Japan then, first time in the northern hemisphere for 5 months, first time in a non English speaking country for 3 months and the first time we’ve spent £20 on a dorm room - ever.
More importantly, the final stop on our travels.
We kicked off with a few days in Tokyo, from where I wrote my last entry, before heading off round the country on a 14 day rail pass. Said rail pass cost us the princely sum of £350, compared to our 6 week coach pass in Oz which cost £200. At first glance a bit pricey but this does get you access to all but the fastest of Shinkansen “bullet” trains, (there is a class of faster train but this travels at the speed of light and costs more than a small car) also crucially, you are not subjected to horror of “She’s the Man” on DVD.
Alarmingly the pass itself is a small piece of silver card, emblazoned with the warning that the pass will not be re-issued if lost and therefore inspiring hourly checks that the damn thing has not fallen out of your bag, been left on a train and or spontaneously combusted.
Key stops over the two weeks were:
- Kyoto. Kyoto is the old capital of Japan and as such is blessed with a myriad of shrines and other historical sites. The shrines are striking places, impressive for their tranquillity as much as their architecture. At times quite humbling. It was also nice to be back in a country with a history that goes back more than a couple of hundred years and was not at any point conquered by the British!
Kyoto was also the first place that it became apparent that we were unusual (insert joke here ) by being backpackers, finding ourselves as the only western faces in our hostel. Luckily our fellow guest took us out for “Tempura” (deep fried something) making us honorary Japanese for the night.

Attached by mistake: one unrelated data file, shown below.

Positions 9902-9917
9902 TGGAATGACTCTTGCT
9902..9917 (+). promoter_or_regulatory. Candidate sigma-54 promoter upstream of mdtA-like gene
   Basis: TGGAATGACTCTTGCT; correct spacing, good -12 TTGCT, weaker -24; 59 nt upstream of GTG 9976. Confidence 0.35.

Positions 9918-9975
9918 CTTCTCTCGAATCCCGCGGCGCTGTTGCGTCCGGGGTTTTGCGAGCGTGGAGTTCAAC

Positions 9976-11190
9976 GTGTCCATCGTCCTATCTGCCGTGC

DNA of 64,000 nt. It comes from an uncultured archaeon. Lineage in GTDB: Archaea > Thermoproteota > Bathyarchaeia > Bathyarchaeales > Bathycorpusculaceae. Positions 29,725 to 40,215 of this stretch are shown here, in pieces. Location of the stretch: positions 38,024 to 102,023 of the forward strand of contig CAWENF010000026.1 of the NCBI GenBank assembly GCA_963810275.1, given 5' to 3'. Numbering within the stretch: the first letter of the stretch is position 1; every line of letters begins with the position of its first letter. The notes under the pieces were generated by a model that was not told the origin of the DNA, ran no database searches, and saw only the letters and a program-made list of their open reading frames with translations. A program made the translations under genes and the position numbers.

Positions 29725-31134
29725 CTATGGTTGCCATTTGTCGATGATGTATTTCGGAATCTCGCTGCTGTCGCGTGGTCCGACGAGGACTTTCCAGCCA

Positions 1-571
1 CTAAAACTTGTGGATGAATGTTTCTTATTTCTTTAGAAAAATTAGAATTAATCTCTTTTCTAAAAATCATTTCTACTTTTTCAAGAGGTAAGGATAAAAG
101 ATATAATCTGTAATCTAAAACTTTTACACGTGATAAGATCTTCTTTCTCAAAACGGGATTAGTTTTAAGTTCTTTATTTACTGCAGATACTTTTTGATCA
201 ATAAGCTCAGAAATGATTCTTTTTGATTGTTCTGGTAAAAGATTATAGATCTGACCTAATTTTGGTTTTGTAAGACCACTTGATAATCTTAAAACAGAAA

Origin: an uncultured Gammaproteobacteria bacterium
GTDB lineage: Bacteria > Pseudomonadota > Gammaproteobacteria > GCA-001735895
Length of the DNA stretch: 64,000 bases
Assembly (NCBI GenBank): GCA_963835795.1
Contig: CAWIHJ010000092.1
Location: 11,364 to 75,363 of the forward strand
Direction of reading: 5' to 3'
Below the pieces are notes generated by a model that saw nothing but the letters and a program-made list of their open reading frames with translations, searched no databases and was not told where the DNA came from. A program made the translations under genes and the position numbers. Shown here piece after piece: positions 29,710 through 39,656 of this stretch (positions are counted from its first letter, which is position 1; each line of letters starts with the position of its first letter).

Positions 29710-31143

- Nara. Notable for more shrines, the world’s largest wooden building and Dan kissing a deer.
- Hiroshima. Hugely evocative and not an easy place to sum up. However the modern day city was a vibrant, positive and fun place. From Hiroshima, we also spent a day on Miyajima island, where we saw a floating shrine (above) and inexplicably trekked up another mountain.
- Takayama. After all the big cities we headed into the countryside for a bit of R&R and a little place called Takayama. Our time there was relaxed, staying in a Buddhist temple, wandering about the town and playing chess in the park. All very Zen.
- Nagano. Notable as the gateway to the ‘Japan Alps’ and also because we intended to stay here but actually didn’t…
After 12 hours of trains we arrived in Nagano, where we thought we had booked a hostel. However on showing some locals the address, we were greeted by bemused looks and referred to the police. After a chat with a police officer , I say ‘chat’ - his English was as good as my Japanese, so more accurately “after jabbing my finger repeatedly at the address”, we established that our hostel was in “Nagano Prefecture” not “Nagano City”, with our actual destination requiring another hour on the train.
To add insult to injury having travelled 12 hours (13 with extra one) to trek in the mountains, it rained the next day, resulting in a somewhat less spectacular amble around the local shopping centre.
With that our 14 days were up and we headed back to Tokyo for the final few days of our travels. We spent these visiting a couple of museums, going up some tall buildings, attending the Tokyo Dance Music Festival*, souvenir shopping, eating raw fish and doing Karaoke. Only sumo wrestling eluded us in the generic Japanese activities stakes.
And that was that, we packed our bags for the final time and caught our flight back to blighty..
*This was essentially a bloke in a car park with some big speakers. As such, rather grand to term this a ‘festival’.